On January 21, 2014, Justice Demarest of the Kings County Commercial Division issued a decision in Zamore, Zamore & Zamore v. Aloyts, 2014 NY Slip Op. 50139(U), denying a motion for summary judgment in lieu of complaint for payment of a promissory note.
Zamore was “an action to recover monies owed on a promissory note” related to an earlier dispute over the failed sale of co-op shares. The court denied the plaintiff’s motion for summary judgment in lieu of a complaint. While the case had several complicating factors, here we focus on the narrow question of the plaintiff’s entitlement to summary judgment on their promissory note. The court explained:
Since the note was obtained as a purchase money note in connection with the Contract of Sale and the entry into the leases for the intended purpose of building and operating a medical office, which was interfered with and frustrated and never occurred, the breach of the lease is inextricably intertwined with the amounts owed under the note. Therefore, with respect to plaintiff’s action to enforce the note, the court must make reference to the Contract of Sale, the lease for the basement space, and the actions taken by plaintiff’s general partner, Zamore, which, defendants assert, constituted bad faith.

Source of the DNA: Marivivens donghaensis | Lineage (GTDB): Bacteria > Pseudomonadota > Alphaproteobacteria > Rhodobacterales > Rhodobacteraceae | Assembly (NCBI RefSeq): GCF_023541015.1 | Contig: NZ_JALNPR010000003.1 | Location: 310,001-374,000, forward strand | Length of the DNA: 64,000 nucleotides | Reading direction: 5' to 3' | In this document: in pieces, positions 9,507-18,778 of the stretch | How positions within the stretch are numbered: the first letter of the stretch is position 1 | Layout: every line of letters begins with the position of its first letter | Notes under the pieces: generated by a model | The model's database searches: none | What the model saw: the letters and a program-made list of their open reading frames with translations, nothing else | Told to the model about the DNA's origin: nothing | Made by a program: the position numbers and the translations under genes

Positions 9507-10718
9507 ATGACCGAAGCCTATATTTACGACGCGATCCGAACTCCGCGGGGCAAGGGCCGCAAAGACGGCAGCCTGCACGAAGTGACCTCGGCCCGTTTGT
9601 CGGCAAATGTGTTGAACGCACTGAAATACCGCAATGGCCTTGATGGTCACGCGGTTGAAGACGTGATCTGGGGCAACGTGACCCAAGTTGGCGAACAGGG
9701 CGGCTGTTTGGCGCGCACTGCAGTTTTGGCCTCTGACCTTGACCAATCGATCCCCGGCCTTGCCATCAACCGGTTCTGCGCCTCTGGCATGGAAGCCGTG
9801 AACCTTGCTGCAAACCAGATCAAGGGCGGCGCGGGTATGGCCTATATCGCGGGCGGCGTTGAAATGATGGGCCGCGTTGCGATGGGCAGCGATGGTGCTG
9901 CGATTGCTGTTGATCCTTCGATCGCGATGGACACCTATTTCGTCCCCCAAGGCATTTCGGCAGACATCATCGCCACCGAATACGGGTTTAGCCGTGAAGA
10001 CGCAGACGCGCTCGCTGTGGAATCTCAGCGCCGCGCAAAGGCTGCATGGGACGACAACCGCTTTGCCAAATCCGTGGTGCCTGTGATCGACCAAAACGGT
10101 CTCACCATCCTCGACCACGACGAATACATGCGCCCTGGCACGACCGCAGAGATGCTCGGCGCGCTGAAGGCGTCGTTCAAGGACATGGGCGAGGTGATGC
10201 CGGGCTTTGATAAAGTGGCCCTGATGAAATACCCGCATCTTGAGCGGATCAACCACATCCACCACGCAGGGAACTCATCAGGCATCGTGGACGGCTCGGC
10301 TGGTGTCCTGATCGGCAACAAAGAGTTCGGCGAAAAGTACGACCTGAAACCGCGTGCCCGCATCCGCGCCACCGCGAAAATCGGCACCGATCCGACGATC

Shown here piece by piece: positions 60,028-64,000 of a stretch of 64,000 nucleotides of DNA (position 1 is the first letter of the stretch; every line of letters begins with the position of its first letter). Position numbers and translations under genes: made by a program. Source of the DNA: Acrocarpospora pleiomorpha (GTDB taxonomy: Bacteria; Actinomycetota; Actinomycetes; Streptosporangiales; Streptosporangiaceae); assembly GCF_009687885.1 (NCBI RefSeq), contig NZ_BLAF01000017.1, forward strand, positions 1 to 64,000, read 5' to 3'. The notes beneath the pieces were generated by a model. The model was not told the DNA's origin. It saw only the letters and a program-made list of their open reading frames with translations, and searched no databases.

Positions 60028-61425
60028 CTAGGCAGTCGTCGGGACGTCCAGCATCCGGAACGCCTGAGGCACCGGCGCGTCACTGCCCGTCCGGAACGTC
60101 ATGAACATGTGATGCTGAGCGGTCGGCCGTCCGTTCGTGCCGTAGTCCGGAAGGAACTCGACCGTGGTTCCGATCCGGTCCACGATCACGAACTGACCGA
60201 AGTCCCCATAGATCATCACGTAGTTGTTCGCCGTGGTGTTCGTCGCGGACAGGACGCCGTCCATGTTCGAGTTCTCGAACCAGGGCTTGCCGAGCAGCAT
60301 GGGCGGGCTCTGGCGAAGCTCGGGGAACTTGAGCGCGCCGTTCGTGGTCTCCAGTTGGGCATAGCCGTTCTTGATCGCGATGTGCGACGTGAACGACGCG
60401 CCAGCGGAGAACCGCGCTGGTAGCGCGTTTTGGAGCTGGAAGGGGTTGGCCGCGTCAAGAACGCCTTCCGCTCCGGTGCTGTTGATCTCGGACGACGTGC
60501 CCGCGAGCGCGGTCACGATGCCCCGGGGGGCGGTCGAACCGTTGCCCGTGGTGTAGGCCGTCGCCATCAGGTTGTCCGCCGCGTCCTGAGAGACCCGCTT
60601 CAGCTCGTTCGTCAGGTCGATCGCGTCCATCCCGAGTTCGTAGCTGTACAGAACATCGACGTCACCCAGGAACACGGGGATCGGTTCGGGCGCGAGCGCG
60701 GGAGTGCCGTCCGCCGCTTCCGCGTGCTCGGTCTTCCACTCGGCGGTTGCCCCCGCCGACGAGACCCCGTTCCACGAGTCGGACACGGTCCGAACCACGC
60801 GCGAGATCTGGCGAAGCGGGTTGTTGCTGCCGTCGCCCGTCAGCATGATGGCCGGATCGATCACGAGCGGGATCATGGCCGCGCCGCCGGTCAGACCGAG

It is true that a breach of a related contract is generally not a defense to nonpayment of an instrument for money only. However, where the note and the contract are inextricably intertwined as part of the same transaction, a breach of the related contract may create a defense to payment on the note. Thus, while generally the breach of a related contract cannot defeat a motion for summary judgment on an instrument for money only, that rule does not apply where the contract and instrument are intertwined.
(Internal quotations and citations omitted) (emphasis added).
This decision shows an important exception to the rules regarding the enforceability of promissory notes.